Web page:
Tuesday, November 30, 2010

To the cloud? Cloud Computing? What to think of it all....

Small Business rarely has opportunities to truly compete with the big corporations when it comes to buying power for mobility, productivity and collaboration tools. The tools designed for big enterprise have previously been so expensive to purchase and maintain the Small Businesses that implement them never fully utilize them to gain the advantages they were looking for. Cloud Computing is changing that.

What is the Cloud? What do they mean when they say "To the Cloud" or "I'm in the Cloud" in those ads? The term is yet another chance for the tech crowd to add to the world vernacular. A cloud is the way you represent the Internet in a network diagram. Therefore, when something happens "in the cloud" it is happening using the Internet.  When you store data and run applications directly on the Internet instead of programs on your computer you are working "in the cloud".

Cloud computing is the technology wave we are currently riding. It is moving at a rapid pace.  It is also providing new options for Small Business by opening up access to tools and services at a reasonable rate with very little, if any, hardware and software investment.

If you haven't gotten to know much about cloud computing, take the time now. The paradigm shift is in progress. IBM expects cloud computing to add about $3 billion of net growth to its business by 2015. Microsoft signed a five-year deal with New York City in October to provide services in the cloud. Los Angeles is already working with Google to move services to the cloud. An industry giant and the two largest cities in the country making moves doesn't usually indicate a passing fad.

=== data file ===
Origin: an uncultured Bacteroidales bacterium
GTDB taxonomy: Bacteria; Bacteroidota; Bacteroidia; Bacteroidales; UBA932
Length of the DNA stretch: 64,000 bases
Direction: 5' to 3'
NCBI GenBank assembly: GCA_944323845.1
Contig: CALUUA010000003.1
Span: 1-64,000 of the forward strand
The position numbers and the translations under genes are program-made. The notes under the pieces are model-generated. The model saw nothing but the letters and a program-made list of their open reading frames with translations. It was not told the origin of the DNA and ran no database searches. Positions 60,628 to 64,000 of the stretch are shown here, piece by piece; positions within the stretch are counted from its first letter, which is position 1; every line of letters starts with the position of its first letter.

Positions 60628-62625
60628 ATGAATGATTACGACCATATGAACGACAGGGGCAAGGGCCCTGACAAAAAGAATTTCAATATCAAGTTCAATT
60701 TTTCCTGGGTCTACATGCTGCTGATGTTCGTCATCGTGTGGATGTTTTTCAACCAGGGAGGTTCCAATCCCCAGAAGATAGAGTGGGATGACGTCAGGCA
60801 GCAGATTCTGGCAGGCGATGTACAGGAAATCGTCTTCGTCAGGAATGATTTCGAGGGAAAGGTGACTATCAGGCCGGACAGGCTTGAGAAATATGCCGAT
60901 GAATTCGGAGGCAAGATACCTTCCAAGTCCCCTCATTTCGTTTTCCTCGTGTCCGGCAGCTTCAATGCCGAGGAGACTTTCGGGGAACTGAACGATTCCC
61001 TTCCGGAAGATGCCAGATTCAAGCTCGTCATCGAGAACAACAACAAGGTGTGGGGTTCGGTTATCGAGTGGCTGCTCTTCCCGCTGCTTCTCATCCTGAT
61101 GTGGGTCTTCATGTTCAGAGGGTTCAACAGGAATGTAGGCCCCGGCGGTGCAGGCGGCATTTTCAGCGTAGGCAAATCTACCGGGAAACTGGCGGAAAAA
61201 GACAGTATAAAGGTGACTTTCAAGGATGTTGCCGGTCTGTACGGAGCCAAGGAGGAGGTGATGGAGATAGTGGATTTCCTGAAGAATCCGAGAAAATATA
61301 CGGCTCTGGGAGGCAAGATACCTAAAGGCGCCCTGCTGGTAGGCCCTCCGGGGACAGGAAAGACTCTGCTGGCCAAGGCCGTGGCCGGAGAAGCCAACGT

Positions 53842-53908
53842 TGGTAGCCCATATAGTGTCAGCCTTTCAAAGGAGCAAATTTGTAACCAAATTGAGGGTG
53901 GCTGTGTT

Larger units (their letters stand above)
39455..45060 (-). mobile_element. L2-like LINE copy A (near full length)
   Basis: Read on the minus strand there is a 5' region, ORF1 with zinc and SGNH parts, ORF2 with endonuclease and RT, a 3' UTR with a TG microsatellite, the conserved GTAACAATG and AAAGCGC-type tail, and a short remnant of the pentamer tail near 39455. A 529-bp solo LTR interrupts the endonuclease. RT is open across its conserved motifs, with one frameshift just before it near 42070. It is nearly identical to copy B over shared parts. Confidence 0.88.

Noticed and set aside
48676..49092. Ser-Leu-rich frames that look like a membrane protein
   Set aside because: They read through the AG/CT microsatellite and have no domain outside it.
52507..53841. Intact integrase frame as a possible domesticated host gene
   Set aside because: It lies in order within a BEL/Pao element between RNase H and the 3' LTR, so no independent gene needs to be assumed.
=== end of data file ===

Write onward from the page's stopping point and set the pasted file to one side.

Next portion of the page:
Chris Mankle writes an excellent analysis of Cloud Computing risks and rewards. I highly recommend the read to get a better understanding of what it means to your business.
Taking the Fear Factor Out of Cloud Computing
— It’s allowing organizations to free themselves from building and managing their own technology infrastructure and is changing how businesses operate. It touches everything from the software running desktop computers to complex business processes and foundational IT infrastructure.
The cloud has provided dramatic gains in efficiency and productivity. It has pervaded blogs, industry conferences and the minds of CIOs with its promise of adaptability, cost benefits and agility, but despite its advantages, some are still hesitant to get onboard due to its inherent risks. While some simply aren’t ready to take a leap of faith, they’re putting themselves at another kind of risk: losing ground to competitors that are taking the risk, and becoming more agile and flexible as a result.

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